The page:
“Old Engine 99“: Rescued from a pile in the salvage yard
The television show Antiques Roadshow often features valuable items which have been rescued. That’s “Old Engine 99″‘s story. Goodland Public Library’s stained-glass window, often called “The Railroad Window”, survived a trip to the salvage yard to shine in the library at 812 Broadway.
Railroad connects Goodland to the world
Engineer C.E. Biddison and Engine 99 pulled the first Chicago, Kansas & Nebraska Railway train into Goodland July 3, 1888. He drove the train from Horton to Goodland. The train carried the rail and wooden ties that were needed to complete the building of the track in Goodland. (The CK&N was part of the Rock Island System.)
The town erupted in joy. The Sherman County Republican‘s headlines read “HURRAH! HURRAH!! HURRAH!!! … Goodland connected to the outside world by railroad and telegraphic lines….” The celebration lasted all day with over 5,000 people pouring into Goodland, five times the town’s population.
Goodland’s identity would soon be tied to the Rock Island. The railroad brought population and prosperity to the community, but it also brought tragedy.
The tragic loss of Charles Winsell
In September 1911, 23-year-old brakeman Charles J. Winsell was killed while watching the train cars for a hot box, a problem with an overheated axle joint.
The video above explains more about the problem Winsell was watching for. In order to watch for a hot box’s telltale smoke, he was standing on the steps between two cars, holding onto the handholds land looking backward. He apparently had lost track of his location. When his train approached an iron bridge near Mattison, Colo., the CK&N’s second station west of Limon, he was still leaning away from the train. With the train running 50 miles per hour, he struck his head on a girder and was killed instantly.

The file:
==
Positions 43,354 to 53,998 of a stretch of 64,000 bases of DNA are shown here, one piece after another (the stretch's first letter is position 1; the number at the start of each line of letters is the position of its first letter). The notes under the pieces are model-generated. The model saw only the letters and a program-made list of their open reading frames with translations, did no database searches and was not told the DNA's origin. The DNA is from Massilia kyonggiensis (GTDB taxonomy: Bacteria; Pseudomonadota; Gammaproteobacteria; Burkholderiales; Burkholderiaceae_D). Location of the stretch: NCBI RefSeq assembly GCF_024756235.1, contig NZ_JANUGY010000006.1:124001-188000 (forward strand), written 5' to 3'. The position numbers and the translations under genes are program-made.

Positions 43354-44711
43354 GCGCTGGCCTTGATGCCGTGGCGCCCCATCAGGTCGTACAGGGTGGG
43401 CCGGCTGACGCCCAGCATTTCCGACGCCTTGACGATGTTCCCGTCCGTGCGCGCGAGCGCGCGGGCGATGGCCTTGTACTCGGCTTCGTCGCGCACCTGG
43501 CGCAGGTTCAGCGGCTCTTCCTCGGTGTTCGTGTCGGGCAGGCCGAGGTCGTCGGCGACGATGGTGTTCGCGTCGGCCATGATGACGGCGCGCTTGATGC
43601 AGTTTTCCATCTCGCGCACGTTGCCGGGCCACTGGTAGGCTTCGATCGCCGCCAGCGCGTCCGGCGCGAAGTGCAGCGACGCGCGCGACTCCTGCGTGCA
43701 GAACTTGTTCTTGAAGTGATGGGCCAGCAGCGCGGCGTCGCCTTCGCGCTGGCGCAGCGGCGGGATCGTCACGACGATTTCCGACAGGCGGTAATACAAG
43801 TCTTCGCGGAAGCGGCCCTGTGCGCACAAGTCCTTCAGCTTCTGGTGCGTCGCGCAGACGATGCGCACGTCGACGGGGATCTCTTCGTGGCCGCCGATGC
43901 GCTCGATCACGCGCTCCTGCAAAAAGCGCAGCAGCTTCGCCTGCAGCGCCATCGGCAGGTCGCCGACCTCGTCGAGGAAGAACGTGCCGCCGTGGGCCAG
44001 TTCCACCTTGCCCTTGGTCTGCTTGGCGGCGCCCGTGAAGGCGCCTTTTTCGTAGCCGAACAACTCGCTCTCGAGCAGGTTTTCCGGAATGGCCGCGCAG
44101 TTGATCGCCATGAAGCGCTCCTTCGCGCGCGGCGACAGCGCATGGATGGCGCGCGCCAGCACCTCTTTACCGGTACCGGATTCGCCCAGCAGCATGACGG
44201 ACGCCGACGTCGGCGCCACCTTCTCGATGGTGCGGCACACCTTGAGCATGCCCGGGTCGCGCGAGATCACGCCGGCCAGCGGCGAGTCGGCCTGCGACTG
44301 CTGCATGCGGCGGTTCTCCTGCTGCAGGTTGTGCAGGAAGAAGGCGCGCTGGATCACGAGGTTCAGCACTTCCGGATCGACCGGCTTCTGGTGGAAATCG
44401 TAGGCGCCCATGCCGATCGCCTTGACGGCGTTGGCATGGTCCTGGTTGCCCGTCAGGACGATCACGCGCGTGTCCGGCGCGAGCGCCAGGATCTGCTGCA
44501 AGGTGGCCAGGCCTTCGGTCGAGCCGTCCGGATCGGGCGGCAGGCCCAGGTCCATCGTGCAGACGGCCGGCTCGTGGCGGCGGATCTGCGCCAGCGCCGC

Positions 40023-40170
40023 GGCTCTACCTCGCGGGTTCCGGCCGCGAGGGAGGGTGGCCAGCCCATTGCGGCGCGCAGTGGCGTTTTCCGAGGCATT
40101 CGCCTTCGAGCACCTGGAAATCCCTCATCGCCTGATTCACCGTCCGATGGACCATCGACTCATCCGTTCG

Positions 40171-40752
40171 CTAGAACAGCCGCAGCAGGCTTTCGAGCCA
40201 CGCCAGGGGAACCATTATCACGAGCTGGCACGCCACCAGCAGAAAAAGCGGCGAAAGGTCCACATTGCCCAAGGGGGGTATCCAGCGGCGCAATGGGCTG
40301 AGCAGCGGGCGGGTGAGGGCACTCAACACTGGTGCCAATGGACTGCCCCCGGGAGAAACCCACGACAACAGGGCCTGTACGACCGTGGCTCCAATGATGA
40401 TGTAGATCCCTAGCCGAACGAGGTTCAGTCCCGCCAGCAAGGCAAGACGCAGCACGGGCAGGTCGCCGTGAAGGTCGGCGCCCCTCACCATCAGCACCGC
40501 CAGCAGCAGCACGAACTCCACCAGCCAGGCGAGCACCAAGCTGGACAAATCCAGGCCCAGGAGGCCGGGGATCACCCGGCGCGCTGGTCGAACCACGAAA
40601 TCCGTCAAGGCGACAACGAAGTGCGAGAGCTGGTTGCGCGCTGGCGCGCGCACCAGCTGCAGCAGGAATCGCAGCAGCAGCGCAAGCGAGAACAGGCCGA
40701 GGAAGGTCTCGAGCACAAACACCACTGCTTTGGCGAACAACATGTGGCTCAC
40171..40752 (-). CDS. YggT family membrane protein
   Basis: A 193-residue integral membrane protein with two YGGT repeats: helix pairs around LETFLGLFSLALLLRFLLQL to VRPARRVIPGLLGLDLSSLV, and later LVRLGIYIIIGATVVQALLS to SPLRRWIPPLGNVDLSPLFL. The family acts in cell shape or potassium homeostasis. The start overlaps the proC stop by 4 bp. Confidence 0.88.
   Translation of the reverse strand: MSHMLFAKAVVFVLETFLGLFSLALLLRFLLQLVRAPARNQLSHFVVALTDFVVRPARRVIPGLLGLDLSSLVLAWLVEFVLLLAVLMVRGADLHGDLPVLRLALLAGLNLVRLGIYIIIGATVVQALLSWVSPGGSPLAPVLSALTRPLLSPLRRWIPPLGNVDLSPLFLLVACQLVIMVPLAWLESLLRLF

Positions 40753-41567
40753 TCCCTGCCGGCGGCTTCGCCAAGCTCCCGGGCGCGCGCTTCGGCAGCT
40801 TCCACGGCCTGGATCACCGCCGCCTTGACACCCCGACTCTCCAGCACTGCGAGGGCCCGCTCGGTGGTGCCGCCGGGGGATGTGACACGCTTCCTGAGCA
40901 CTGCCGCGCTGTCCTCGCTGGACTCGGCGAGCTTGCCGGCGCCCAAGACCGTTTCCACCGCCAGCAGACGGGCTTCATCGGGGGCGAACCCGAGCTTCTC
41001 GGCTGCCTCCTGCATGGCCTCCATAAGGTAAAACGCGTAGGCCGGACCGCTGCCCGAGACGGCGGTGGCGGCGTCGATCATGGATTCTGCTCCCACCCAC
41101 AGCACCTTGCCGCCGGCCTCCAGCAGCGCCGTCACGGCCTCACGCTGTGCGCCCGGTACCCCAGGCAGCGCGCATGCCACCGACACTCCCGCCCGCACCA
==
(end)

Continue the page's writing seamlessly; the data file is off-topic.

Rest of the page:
The railroad brought back his body the same day as he was killed. Bower & Sons Funeral Home handled the funeral (PDF) at the Methodist Church. Winsell’s service was the first ever held in the newly-built church building. Winsell’s death shocked the community and a large audience attended his funeral, the Goodland Republic said. The railroad employees purchased a stained-glass window for the church in Winsell’s memory.
Rescuing the railroad window
Eventually, the Methodists tore down their 1911 building in order to build a new one. The 1911 windows, including “Old Engine 99″, were hauled to Wichita for salvage. The contract specified that the salvage yard could remove everything. Mrs. John Cogswell, the Mayor’s wife, lamented their absence. The Cogswells bought the railroad window for $700, hoping to install it one day in a new library. With orders to “Bring back the train!” (PDF), Larry Eves of Goodland Glass went to Wichita to salvage the window. After a half-day search, Eves found it in a pile of rubble, including old bottles. He encased it in plywood and took it home, where it sat for four years.
Restoring the window
Finally, in 1975 the new library came to fruition. Mrs. Harold Stickle and Mrs. Paul McBride, daughters of Sherman County homesteaders the Joseph F. Kimmels, furnished an estimated $1,250 for restoration in their parents’ honor. Stickle and McBride hired Martin Eastwood to restore the window. He said that the Goodland window was “the only one like it in the world” and that the “ceramic art paintwork” is “rare.” Unfortunately, the original artist’s name has been lost. Eastwood needed six days to restore it. It still shows the effects of its rough treatment.
Library patrons still cherish the treasure that Eves and others saved from the salvage yard. The library holds events in “The Railroad Window” room and it adds a touch of elegance to every occasion. While the window remains, the community of Mattison seems to have disappeared.
Other things to see
While in the library, see the mysterious Kansas Room painting. Greg Todd’s sculpture More Than Words stands outside the library’s front door.
Tristan Cooper’s Eagle Scout project (PDF) stands on the south end of the library’s property. Take a break under the project’s gazebo or rest on the benches.